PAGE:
Twenty Miles From A Match
Homesteading In Western Nevada

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Author: Sarah E. Olds

Format: Paper
Pages: 200
ISBN: 9780874170528
Published Date: 1978

Twenty Miles From a Match, originally published in 1978, is the autobiography of an indomitable woman and her family’s twenty years of adventures and misadventures in a desert wilderness. In 1908, a venturesome woman named Sarah Olds packed up her brood and went homesteading in the deserts north of Reno, west of Sutcliffe on Pyramid Lake. Her ailing husband said, welcoming her to their new home, "There, old lady. There’s your home, and it’s damn near in the heart of Egypt." Olds tells of the hardships, frustrations, poverty, and other tribulations her family suffered from shortly after the turn of the century until well into the Great Depression. Through it all, however, runs a thread of humor, cheerfulness, and the ability to laugh at adversity. The foreword is by her daughter, Leslie Olds Zurfluh, the fourth of Sarah and A. J. Olds's six children.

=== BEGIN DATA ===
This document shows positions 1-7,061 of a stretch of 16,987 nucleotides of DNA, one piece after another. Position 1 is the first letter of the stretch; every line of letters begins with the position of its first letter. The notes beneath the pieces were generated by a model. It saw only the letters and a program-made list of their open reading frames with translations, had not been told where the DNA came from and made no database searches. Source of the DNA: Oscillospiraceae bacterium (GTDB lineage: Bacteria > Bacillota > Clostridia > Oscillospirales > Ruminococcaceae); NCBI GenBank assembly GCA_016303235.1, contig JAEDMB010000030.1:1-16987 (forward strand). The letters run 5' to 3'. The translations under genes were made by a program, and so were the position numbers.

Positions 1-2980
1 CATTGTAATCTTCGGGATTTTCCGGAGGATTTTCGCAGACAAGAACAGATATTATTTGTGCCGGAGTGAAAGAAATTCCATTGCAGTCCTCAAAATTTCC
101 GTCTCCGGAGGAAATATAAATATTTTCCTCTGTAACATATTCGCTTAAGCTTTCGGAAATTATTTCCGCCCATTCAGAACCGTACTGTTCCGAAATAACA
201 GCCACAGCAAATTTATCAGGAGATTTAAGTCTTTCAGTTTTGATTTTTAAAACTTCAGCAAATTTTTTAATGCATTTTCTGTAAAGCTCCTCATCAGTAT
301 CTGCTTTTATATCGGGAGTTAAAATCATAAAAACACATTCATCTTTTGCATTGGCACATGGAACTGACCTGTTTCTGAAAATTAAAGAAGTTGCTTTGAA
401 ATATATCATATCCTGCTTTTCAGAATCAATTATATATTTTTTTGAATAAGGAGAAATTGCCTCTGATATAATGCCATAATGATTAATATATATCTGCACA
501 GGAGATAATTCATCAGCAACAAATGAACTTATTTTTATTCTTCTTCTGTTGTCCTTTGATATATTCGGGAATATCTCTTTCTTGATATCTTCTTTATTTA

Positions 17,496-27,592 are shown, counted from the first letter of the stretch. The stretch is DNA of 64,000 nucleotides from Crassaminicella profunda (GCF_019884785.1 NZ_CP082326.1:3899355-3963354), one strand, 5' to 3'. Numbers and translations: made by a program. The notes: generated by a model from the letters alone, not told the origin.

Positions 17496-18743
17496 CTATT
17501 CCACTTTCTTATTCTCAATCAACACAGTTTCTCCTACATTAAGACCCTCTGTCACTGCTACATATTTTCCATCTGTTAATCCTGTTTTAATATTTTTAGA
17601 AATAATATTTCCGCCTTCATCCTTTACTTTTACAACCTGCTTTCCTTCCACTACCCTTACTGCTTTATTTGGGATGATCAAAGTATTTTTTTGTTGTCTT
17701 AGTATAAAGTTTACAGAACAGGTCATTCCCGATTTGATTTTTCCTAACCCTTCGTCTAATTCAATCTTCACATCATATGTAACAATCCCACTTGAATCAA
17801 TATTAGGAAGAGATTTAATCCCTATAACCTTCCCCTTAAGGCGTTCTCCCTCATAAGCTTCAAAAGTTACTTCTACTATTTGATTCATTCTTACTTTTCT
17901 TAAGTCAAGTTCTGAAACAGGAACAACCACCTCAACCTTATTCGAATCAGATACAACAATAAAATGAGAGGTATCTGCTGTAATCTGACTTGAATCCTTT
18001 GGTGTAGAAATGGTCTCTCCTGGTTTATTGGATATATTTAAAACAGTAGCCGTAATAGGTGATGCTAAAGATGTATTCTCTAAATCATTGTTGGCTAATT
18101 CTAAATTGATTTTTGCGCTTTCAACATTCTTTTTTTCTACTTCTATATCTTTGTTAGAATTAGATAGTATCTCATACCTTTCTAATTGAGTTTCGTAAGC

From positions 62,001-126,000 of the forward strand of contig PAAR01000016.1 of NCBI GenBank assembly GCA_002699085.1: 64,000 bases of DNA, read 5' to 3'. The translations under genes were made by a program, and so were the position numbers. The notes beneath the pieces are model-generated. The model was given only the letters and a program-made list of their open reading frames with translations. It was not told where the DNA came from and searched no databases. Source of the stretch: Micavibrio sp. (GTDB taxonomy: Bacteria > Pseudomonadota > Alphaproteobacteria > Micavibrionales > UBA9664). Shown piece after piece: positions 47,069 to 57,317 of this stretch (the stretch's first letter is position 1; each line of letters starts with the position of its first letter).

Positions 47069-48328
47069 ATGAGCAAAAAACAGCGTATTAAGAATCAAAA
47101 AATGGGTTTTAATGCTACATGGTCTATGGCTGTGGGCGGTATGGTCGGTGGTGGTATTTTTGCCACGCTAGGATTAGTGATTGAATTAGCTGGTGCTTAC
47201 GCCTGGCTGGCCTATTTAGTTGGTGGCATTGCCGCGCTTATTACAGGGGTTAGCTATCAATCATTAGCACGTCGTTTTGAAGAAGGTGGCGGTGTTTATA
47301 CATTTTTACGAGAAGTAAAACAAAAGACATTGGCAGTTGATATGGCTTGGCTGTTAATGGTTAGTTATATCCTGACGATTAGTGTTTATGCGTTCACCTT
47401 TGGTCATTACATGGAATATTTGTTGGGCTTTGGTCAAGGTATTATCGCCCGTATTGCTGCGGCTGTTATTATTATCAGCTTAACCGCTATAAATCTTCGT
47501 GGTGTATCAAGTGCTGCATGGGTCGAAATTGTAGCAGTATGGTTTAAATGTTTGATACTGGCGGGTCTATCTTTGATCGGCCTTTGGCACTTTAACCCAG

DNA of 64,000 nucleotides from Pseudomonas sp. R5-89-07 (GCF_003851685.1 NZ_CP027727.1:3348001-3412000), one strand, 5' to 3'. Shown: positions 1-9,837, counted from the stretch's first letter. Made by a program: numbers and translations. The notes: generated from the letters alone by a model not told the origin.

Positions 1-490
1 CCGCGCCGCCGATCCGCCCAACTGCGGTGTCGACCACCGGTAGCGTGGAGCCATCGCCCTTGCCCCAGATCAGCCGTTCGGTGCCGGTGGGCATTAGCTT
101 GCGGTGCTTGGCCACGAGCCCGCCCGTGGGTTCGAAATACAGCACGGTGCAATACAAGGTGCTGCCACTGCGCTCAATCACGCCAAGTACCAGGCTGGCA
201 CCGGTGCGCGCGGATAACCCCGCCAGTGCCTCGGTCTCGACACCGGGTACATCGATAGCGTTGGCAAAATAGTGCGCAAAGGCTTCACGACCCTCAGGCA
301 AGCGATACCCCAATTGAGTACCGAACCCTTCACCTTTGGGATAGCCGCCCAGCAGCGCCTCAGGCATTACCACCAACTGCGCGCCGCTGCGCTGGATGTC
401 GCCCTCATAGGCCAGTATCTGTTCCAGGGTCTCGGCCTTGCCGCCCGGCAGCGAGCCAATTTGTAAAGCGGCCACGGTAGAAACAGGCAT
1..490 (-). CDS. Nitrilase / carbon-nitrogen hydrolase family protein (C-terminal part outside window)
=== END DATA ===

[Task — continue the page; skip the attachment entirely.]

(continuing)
Author Bio

Sarah Olds (1875-1963) was born in Iowa and followed her siblings out west after the death of her parents to make a living as a dressmaker. Shortly after meeting her husband and starting a family, the Olds clan moved to Nevada from California. They established a homestead between Reno and Pyramid Lake.


"Twenty Miles From a Match is almost required reading for anyone interested in reviewing the homesteading days in Nevada because of either nostalgia, or to learn how our pioneers coped."—Sparks Tribune

"This is the story of the only woman living in the wilderness of northwest Nevada in 1910. It is a down-to-earth story that tells about the kindness of neighboring ranch-hands, the use of old home remedies for illness, and how a family survived during terrible winters when food was in short supply."—Old West

“The character of Sarah Olds sets this story apart. With A.J. often bedridden, Sarah was on her own as much as not. It was usually she who had to make the dangerous journeys into Reno—a day’s wagon ride over washboard roads—for necessary supplies. While she did her endless chores, she was chased by storms, blistered by heat, threatened by wild creatures great and small, let down by friends, and discouraged by local officials time and again. But she never failed her family.” —Reno Evening Gazette